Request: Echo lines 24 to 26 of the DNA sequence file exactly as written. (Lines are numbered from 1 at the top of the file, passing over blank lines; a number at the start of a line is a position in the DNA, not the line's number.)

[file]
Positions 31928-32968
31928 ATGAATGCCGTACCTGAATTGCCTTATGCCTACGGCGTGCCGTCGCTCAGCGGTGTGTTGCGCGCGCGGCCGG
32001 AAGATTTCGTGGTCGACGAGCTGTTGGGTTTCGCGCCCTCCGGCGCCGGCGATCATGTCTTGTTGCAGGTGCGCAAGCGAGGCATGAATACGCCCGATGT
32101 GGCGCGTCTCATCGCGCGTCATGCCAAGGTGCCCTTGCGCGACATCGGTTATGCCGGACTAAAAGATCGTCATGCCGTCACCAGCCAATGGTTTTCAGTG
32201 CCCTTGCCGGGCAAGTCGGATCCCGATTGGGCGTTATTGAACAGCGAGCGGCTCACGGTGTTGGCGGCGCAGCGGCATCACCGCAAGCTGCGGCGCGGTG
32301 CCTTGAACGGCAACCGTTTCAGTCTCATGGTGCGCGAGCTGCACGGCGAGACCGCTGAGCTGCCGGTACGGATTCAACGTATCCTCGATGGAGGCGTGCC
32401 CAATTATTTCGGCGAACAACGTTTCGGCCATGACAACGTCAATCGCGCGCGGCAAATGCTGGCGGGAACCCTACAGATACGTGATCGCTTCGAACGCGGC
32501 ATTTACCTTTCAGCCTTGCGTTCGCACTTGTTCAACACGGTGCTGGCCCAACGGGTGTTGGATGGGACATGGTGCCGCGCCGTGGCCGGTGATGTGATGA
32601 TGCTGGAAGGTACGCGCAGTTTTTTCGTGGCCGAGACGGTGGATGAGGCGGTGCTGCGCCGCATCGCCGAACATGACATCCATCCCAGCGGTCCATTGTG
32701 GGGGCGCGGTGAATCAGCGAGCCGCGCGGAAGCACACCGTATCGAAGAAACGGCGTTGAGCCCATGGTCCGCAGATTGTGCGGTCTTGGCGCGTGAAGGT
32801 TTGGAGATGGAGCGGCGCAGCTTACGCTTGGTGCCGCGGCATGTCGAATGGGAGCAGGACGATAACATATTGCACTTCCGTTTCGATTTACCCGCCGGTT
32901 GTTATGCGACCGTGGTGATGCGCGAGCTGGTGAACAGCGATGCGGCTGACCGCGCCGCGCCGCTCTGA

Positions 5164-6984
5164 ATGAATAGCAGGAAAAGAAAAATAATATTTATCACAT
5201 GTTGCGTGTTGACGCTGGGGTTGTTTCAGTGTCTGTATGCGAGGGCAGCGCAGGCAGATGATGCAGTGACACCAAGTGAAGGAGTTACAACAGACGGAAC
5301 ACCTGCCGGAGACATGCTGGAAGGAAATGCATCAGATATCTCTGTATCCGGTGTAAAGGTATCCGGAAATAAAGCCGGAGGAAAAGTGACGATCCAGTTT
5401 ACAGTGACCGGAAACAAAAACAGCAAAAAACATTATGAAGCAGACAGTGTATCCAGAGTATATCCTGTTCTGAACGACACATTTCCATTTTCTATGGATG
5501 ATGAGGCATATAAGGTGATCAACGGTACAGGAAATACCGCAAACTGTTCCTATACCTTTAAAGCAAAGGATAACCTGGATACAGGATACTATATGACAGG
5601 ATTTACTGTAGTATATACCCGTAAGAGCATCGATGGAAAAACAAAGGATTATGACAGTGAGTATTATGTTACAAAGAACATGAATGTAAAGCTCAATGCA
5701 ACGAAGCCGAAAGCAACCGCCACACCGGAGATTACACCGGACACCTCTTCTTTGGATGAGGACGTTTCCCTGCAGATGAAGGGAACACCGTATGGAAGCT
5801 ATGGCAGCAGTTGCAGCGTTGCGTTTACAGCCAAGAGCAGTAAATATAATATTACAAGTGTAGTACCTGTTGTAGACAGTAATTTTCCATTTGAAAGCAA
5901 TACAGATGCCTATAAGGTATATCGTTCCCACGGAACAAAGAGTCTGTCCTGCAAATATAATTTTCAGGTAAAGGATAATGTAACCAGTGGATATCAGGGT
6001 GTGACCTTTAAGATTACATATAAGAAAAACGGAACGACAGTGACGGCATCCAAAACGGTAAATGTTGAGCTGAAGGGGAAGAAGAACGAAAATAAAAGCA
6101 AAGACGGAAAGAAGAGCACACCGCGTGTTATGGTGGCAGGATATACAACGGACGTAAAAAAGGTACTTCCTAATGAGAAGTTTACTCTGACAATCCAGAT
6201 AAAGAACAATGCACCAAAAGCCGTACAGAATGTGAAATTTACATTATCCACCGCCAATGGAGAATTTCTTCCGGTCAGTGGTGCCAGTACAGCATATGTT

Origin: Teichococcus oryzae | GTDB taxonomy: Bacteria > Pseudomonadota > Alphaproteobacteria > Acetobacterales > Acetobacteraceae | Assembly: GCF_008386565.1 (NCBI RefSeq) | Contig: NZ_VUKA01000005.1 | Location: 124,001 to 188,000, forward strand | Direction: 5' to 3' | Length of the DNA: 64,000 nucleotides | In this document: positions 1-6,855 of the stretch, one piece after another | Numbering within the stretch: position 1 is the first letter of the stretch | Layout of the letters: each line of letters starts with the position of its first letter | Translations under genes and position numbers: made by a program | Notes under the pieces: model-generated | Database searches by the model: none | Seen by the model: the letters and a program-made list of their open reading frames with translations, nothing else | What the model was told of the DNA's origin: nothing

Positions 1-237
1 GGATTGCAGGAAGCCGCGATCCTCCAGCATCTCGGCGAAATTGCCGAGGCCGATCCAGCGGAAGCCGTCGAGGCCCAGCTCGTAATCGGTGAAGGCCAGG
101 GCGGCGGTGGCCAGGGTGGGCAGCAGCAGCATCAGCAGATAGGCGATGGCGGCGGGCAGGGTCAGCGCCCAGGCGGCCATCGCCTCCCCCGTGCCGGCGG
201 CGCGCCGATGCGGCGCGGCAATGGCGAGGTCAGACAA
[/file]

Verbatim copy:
6101 AAGACGGAAAGAAGAGCACACCGCGTGTTATGGTGGCAGGATATACAACGGACGTAAAAAAGGTACTTCCTAATGAGAAGTTTACTCTGACAATCCAGAT
6201 AAAGAACAATGCACCAAAAGCCGTACAGAATGTGAAATTTACATTATCCACCGCCAATGGAGAATTTCTTCCGGTCAGTGGTGCCAGTACAGCATATGTT

Origin: Teichococcus oryzae | GTDB taxonomy: Bacteria > Pseudomonadota > Alphaproteobacteria > Acetobacterales > Acetobacteraceae | Assembly: GCF_008386565.1 (NCBI RefSeq) | Contig: NZ_VUKA01000005.1 | Location: 124,001 to 188,000, forward strand | Direction: 5' to 3' | Length of the DNA: 64,000 nucleotides | In this document: positions 1-6,855 of the stretch, one piece after another | Numbering within the stretch: position 1 is the first letter of the stretch | Layout of the letters: each line of letters starts with the position of its first letter | Translations under genes and position numbers: made by a program | Notes under the pieces: model-generated | Database searches by the model: none | Seen by the model: the letters and a program-made list of their open reading frames with translations, nothing else | What the model was told of the DNA's origin: nothing